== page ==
Saarinen was a friend to the college and a leader in the environmental engineering field. He was known for building marvels of public water works around the world, and for demonstrating and teaching sound ethical principles in both engineering and in business.
Like most of his classmates, Saarinen paused in the middle of his college education to serve in WWII. When he returned to UF after the war, he dedicated himself to becoming an environmental engineer – before there even was such a thing. At the time, UF and other universities offered degrees in civil engineering, with a focus on sanitation. When it was founded in 1966, Saarinen became an active supporter of – and later an adjunct lecturer in – UF’s Department of Environmental Engineering.
Saarinen’s career took off after he helped engineer the cooling system for the launch platform of the Apollo series at Cape Canaveral:
“I remember when Neil Armstrong stepped out on the moon, I thought ‘I helped getting him there’,” Saarinen recalled in a 2004 interview for the Matheson museum’s oral history program. He was living in the quickly developing southeast region of Florida at the time, and city and county projects filled his plate and soon grew his reputation to a national level. He became president of the Florida firm Ross Saarinen Bolton & Wilder. Then, after a merger in 1974, he became senior vice president of Camp Dresser & McKee, Inc. – one of the largest environmental engineering firms in the country. He served as president of the Florida Engineering Society, the Florida Water Pollution Control Association and the International Water Environment Federation.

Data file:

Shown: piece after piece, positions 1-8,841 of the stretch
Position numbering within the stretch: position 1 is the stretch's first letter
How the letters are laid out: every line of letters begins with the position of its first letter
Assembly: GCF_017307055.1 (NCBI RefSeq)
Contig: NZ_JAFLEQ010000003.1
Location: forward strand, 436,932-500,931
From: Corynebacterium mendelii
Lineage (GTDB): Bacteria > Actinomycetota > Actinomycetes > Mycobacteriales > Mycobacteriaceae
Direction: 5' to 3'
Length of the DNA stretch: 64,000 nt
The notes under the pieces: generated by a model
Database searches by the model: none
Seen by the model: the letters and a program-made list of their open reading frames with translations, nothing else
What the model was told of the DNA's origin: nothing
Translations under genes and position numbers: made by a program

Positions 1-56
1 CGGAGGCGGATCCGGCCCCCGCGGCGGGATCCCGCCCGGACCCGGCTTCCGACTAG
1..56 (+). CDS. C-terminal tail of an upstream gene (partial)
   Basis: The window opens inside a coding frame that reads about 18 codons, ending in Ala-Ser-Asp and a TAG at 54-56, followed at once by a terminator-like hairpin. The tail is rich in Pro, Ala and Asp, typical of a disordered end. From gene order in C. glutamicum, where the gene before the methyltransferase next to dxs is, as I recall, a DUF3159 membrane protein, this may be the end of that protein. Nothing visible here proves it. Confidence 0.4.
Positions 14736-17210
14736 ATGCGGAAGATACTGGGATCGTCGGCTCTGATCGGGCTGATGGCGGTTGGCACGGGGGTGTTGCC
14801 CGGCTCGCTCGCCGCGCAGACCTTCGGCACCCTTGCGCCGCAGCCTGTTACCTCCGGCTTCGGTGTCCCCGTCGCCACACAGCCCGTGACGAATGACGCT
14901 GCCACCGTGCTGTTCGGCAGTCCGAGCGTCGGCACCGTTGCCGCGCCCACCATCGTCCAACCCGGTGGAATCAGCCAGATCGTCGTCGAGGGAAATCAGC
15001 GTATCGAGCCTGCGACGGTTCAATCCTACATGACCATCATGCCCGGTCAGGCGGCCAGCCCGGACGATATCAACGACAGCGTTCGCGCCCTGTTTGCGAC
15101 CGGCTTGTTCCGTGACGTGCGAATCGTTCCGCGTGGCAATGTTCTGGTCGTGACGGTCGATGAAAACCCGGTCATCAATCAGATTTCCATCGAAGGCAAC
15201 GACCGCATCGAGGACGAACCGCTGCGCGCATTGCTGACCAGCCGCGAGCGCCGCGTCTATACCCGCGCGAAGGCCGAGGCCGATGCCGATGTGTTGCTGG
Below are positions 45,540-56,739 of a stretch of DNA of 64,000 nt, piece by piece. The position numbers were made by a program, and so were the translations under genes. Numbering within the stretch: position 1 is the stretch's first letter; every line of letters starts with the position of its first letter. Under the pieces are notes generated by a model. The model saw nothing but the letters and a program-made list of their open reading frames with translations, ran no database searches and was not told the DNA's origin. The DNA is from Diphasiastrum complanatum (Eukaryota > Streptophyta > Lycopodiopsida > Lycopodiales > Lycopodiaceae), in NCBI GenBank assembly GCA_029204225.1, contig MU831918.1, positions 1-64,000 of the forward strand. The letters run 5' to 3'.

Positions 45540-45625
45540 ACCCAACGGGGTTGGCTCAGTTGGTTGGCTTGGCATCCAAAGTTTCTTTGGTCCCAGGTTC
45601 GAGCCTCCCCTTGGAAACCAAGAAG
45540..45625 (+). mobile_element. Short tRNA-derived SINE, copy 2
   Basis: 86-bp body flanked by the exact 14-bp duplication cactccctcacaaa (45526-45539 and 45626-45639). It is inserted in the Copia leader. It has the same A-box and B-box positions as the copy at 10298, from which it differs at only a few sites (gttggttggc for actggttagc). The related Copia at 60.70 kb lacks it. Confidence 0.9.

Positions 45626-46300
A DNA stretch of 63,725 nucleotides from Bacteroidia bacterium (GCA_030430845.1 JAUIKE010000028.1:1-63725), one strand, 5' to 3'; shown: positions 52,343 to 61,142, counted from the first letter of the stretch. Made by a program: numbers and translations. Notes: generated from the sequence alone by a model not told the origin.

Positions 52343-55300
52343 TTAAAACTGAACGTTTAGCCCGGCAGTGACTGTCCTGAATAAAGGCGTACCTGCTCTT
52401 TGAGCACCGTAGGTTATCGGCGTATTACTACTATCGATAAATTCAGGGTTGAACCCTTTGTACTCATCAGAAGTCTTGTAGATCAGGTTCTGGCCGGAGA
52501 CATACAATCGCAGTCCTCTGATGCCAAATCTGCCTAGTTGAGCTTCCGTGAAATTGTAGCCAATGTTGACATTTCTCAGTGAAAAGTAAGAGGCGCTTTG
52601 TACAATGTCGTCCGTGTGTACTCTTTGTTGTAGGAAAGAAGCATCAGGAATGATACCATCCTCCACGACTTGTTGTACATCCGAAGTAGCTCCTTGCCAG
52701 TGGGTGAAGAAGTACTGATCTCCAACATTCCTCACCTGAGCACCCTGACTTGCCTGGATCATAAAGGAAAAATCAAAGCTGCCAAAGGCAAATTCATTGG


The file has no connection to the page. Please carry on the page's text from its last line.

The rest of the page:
Saarinen remained active with the department and the college, offering generous support and serving in various capacities, including the Dean’s Advisory Board. He was honored as a University of Florida Distinguished Alumnus in 2001. After he retired, Saarinen was invited to return to UF to teach classes in ethics. “His classes were very well received, said Professor Emeritus Joseph Delfino, who was chair of the environmental engineering department at the time. “Ethics without good examples starts to feel like a philosophy class. He had so many good examples of how he put ethical principles into place. In hearing about his 50 years of experience, students really knew what to expect when they started in the job force.“
“My dad always took the high road, never cut corners, and was open to sacrifices for better long term solutions,” said Justin Saarinen, Arthur’s son, who is a geospatial scientist at New College of Florida. “He valued the standard of excellence that UF provided, and the cooperative experiential opportunities between students and practicing professionals. He loved sharing his wisdom with bright up and coming Gator Engineering students.”
Saarinen is remembered by many for being outspoken on water and land use issues. He and his wife donated 78 acres of land in Newberry, Florida for conservation, which is now managed by Alachua Conservation Trust and open to the public.
For more information on Arthur Saarinen’s life, please see: http://www.legacy.com/obituaries/gainesville/obituary.aspx?pid=180071770#sthash.Hio5WczH.dpuf